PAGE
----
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A Primer on Nutrition: Part 1
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A Primer on Nutrition: Part 1 - 02-22-2012, 10:37 AM

By: Lyle McDonald

Essential vs. Non-essential Nutrients
The body has a requirement for somewhere around 60 nutrients on a daily basis for normal functioning. Please note: as nutritional science has progressed, itís now become apparent that many, many more nutrients may contribute to optimal health, although they are not necessarily required for survival. Put differently, you can live without consuming them but you might be healthier or perform better if you did eat them.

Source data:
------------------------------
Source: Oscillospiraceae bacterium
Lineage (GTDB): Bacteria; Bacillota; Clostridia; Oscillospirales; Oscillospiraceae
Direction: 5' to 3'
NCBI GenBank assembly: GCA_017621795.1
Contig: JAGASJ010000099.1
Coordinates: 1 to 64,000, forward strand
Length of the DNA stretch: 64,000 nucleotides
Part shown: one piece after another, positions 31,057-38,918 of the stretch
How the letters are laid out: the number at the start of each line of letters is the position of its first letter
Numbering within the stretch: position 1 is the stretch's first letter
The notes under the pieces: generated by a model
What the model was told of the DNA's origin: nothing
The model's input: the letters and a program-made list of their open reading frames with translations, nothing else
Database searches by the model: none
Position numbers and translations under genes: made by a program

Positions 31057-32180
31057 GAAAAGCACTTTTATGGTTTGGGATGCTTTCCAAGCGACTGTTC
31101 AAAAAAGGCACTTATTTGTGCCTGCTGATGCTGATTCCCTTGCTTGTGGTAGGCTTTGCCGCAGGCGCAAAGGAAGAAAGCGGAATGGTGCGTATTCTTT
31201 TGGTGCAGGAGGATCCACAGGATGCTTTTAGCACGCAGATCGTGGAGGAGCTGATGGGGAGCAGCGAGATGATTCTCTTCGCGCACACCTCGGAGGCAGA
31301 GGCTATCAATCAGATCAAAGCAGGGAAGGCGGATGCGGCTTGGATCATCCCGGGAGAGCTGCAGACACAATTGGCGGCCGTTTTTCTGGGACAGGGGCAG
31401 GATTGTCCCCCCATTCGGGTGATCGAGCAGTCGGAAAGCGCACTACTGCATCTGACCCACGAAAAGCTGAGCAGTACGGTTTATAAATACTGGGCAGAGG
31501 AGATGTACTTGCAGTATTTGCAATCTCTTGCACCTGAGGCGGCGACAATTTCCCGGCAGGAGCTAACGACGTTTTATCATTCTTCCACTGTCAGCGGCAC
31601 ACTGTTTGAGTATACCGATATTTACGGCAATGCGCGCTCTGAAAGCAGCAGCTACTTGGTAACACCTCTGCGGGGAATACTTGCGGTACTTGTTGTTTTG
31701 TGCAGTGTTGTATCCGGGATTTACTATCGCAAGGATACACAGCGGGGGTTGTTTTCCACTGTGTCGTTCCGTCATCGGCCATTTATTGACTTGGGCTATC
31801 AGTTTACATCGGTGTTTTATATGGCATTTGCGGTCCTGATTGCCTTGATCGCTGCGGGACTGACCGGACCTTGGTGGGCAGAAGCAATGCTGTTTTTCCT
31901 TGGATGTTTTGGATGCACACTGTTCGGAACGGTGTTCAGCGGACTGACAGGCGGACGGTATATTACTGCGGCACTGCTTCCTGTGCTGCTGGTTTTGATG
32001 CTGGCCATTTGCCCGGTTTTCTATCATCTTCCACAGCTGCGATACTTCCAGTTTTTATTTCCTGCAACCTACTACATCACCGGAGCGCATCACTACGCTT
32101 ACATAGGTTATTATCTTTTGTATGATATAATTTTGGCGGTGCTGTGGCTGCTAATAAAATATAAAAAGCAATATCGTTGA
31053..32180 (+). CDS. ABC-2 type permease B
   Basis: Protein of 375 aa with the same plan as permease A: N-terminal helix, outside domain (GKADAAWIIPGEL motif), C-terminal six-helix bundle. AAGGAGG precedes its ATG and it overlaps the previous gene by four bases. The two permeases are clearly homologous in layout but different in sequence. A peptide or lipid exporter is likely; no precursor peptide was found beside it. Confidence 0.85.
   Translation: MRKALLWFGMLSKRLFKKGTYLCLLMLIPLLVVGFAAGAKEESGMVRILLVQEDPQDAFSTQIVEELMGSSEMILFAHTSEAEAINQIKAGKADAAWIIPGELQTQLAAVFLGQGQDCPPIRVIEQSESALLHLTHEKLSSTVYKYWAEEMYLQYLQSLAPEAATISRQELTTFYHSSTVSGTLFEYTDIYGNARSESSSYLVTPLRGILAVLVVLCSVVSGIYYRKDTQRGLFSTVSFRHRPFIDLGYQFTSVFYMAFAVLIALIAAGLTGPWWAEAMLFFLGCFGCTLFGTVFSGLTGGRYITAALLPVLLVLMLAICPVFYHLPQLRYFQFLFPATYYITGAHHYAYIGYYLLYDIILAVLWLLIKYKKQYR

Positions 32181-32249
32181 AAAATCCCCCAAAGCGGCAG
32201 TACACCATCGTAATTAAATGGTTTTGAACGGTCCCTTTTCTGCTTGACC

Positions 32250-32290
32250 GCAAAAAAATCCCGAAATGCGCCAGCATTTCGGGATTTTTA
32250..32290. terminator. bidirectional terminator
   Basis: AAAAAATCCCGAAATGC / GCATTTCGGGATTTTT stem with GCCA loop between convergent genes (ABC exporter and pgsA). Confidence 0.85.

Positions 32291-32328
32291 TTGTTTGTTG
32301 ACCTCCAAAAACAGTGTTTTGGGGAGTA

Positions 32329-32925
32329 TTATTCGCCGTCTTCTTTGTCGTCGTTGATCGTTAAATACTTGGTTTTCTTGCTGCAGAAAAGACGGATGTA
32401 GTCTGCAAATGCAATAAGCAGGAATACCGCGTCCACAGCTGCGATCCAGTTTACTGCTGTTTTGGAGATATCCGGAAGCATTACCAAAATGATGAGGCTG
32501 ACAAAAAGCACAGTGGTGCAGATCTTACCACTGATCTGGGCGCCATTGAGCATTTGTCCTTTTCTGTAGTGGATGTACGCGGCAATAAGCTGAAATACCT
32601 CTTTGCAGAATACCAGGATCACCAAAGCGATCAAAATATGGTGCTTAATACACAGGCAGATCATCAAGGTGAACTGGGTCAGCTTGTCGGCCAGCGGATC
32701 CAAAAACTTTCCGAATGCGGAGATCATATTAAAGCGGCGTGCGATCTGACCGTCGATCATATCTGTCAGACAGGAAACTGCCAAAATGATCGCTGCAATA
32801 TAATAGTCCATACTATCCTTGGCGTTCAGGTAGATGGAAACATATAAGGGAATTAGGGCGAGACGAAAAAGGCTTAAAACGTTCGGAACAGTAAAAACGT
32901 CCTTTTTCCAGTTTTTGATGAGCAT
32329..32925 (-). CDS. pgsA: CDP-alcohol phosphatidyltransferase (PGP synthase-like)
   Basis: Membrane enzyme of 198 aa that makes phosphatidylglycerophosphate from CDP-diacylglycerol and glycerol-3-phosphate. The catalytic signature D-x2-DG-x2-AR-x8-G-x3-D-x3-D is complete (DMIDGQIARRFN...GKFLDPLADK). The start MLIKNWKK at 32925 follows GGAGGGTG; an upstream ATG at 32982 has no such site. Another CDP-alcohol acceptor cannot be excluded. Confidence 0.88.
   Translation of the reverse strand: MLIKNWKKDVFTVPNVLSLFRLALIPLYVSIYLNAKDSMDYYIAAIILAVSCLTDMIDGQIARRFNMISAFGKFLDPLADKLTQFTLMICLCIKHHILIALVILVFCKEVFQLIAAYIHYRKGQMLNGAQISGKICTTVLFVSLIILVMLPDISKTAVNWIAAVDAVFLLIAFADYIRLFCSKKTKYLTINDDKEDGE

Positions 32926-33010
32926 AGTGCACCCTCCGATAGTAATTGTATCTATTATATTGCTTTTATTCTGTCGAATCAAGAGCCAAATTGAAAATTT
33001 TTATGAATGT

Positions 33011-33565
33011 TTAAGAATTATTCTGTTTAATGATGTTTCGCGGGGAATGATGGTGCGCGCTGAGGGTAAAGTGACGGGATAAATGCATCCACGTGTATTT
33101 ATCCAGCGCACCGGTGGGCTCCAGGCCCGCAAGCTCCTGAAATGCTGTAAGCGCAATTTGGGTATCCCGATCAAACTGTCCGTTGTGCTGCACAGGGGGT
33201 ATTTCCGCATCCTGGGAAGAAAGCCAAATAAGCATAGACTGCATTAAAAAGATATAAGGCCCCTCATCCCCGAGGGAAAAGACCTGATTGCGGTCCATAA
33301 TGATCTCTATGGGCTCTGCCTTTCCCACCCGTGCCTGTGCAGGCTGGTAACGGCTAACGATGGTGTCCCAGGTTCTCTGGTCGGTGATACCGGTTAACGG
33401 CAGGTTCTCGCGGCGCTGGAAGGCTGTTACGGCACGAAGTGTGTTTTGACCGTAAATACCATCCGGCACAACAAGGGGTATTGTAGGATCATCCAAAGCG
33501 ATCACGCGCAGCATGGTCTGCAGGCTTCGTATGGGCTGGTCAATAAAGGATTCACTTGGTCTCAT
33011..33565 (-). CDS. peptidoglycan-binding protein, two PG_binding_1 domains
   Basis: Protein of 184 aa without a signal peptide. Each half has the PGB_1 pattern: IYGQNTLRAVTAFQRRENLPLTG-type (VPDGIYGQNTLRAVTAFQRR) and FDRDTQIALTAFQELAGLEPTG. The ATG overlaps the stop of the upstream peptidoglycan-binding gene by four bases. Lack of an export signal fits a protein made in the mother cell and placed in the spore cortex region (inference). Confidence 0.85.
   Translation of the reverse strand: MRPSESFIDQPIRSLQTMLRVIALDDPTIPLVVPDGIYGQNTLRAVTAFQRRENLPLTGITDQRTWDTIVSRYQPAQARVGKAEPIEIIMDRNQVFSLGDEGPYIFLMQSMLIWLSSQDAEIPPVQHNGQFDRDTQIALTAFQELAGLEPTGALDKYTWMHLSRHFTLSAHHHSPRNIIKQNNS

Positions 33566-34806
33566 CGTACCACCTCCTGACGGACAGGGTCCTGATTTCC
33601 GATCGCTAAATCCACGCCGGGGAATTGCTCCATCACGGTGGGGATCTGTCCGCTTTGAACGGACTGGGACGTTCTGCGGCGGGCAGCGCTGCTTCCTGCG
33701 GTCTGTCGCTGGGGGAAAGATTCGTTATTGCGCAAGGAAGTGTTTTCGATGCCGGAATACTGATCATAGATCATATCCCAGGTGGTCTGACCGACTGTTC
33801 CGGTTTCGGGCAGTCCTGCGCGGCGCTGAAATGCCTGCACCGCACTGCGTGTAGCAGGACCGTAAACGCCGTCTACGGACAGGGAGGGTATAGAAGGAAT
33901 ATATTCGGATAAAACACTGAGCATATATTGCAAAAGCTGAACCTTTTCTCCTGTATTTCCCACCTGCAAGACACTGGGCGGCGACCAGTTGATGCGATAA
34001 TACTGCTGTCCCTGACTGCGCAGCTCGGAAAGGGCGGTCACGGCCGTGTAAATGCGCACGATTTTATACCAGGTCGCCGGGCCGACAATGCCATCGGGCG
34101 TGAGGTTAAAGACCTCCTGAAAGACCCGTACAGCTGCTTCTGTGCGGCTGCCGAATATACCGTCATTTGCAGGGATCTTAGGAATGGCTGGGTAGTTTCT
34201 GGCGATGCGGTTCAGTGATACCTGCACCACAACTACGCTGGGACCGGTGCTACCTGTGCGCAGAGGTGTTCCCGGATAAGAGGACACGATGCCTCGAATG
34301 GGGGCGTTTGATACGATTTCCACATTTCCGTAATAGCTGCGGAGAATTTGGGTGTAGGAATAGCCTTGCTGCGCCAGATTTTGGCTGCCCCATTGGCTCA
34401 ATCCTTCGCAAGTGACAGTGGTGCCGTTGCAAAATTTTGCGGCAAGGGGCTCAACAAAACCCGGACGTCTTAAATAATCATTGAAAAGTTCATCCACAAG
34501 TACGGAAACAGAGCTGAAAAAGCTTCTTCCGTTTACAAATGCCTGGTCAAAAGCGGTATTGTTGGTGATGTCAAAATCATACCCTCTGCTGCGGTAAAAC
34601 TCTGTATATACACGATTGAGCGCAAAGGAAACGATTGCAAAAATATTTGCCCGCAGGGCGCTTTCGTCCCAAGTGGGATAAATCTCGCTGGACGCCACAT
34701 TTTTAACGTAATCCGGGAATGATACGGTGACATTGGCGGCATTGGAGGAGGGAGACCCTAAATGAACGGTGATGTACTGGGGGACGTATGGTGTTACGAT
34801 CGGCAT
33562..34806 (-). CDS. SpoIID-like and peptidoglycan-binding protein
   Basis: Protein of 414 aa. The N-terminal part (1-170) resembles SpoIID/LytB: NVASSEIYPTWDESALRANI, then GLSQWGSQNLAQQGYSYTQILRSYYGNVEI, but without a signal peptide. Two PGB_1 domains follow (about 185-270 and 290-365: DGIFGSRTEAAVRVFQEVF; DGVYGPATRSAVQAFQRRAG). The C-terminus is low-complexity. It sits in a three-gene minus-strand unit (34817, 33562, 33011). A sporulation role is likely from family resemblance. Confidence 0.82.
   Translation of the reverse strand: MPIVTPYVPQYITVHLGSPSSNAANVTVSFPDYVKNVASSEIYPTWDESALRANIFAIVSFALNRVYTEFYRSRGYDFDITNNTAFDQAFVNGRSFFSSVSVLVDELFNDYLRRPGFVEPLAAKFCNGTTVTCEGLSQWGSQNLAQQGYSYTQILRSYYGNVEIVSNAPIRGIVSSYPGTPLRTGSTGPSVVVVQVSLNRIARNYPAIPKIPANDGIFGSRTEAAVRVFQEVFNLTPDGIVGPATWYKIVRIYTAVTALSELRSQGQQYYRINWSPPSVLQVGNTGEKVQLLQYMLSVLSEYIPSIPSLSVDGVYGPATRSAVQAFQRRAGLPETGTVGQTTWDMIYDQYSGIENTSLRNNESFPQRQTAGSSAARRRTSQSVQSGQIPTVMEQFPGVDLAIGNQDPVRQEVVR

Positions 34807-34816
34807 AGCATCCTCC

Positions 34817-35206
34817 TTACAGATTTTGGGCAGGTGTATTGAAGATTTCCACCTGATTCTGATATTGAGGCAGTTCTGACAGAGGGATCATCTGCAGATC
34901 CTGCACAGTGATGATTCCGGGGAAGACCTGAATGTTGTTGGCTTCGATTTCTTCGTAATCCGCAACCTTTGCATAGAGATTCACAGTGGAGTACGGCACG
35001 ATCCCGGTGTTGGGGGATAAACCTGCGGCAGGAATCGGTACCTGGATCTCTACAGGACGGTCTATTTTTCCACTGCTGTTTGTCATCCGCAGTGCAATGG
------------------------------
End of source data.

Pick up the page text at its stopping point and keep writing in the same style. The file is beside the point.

I should also mention that this list of 60 nutrients includes things such as air and water that, while they arenít considered as nutrients per se, are usually not an issue. Put differently, if youíre having issues obtaining adequate amounts of air or water, you have bigger problems to deal with.

Of more relevance to todayís article, nutritional science often groups nutrients into the categories of essential and nonessential (recently the terms indispensable and dispensable have come into vogue) which is what Iíd like to discuss next. For quick summary, there are roughly 8 essential amino acids, 2 essential fatty acids, a host of vitamins and minerals and a few others substances that are required on a daily basis. You might note that carbohydrates were not listed as an essential nutrient, a topic Iíll come back to below.

So what is an essential nutrient as opposed to a non-essential nutrient? Iím actually going to answer that by explaining what a non-essential nutrient is first. Contrary to what it sounds like, the term non-essential (or dispensable) doesnít mean that the nutrient isnít essential for life; rather, itís not essential that the nutrient be obtained from the diet itself.